- It was seasoned with a sprinkle of salt and it was very natural. Simple was showcased well.
- **Oropon Beef – 4.5/6 (Very good-Excellent)
- AAA striploin with grated daikon and ponzu sauce ($2.20 a la carte)
- I could see the black pepper on the steak, but I couldn’t really taste it which is odd.
- The steak was medium (I prefer medium rare) and it was a bit oily, but quite tender although a few parts chewy.
- I would also recommend the BBQ Kalbi at Guu with Otokomae.
- With Seaweed and Mayo $1.90
- I love their “tsukune” category which is basically a chicken meatball.
- The chicken meatball was incredibly tender, juicy and well marinated with a sweet and savoury soy sauce with some sweet Japanese mayo and salty seaweed on top.
- It almost reminded me of a Japadog.
- Quail eggs wrapped with sliced pork $1.90
- I love quail eggs, so I loved this.
- It was Japanese style bacon wrapped around hard boiled quail eggs drizzled with sweet Japanese mayo and seaweed.
- They were rich and creamy with a tightly wrapped salty smoky paper thin bacon strip.
- The egg yolk was solid and not runny (would have been good runny), but also not dry and crumbly, and I could taste both the egg and bacon equally.
- Sticky rice wrapped with sliced pork & melted cheese on top $2.20
- I would have liked this more if the cheese wasn’t the mozzarella Kraft Singles processed cheese. I would get the Mochi Maki without cheese next time.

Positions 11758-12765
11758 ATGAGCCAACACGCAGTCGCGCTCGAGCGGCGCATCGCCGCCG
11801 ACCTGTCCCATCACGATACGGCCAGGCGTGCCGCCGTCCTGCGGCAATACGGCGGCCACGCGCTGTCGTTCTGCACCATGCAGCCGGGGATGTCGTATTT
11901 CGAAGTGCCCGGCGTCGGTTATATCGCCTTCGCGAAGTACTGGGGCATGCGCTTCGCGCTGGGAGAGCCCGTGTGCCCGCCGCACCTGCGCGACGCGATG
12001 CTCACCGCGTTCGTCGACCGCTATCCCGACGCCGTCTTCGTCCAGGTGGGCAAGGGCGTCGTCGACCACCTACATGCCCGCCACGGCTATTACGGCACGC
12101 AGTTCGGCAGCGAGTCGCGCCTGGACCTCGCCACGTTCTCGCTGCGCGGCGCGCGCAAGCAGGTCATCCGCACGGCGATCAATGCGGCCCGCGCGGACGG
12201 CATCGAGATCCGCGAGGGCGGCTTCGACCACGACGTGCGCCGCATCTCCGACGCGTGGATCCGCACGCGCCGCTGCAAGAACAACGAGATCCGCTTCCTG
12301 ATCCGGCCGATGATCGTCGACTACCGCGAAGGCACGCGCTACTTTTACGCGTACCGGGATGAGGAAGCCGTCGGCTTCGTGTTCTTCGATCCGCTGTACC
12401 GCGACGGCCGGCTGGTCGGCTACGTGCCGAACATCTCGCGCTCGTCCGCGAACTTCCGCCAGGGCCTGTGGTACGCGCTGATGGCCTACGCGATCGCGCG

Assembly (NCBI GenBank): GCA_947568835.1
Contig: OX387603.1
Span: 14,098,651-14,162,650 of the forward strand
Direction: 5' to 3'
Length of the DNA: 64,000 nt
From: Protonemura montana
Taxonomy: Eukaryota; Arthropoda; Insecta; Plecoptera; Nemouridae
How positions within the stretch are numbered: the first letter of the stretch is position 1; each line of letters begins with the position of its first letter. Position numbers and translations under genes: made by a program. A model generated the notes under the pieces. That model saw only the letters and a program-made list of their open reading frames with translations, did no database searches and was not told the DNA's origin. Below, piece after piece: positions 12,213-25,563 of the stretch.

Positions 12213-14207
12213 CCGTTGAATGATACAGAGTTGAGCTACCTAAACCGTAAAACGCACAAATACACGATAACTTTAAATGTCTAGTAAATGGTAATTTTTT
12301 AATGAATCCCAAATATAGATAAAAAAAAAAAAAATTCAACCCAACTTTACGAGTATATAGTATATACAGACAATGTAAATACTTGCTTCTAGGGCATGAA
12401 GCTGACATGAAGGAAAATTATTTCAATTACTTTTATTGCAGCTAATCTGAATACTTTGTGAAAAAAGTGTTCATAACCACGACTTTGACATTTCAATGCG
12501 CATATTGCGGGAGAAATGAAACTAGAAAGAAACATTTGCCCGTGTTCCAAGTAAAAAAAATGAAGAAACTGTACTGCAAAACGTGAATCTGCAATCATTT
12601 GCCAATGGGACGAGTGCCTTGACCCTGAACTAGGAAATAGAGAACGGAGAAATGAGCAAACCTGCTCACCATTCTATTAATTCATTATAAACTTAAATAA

- The mochi blistered to the point of looking like it was deep fried and it was puffy and crispy with a soft, fluffy, tender and chewy inside.
- The mochi was not dense at all and I loved the stretchy chewiness to it and it was well seasoned with salt and pepper.
- Pan fried udon with cod roe and kimchi $8
- I love mentai kimchi yakiudon and it’s a very traditional Japanese dish, although the kimchi part is a bit of a twist and most associated with Momofuku.
- This is one of the house favourites from their “Finishing Touches” menu.
- The udon was good quality and they tasted fresh and the texture was soft with a springy chew that was not tiresome.
- It basically tasted like kimchi udon with some cabbage which wasn’t as well fermented and it was only mildly spicy, but still good.
- The cod roe was fully cooked by the heat and they don’t pop. They weren’t salty but naturally tasted quite fishy especially after being cooked.
- It was a nice creamy dish with some melted butter for that silky smoothness and hint of richness and I would order this again.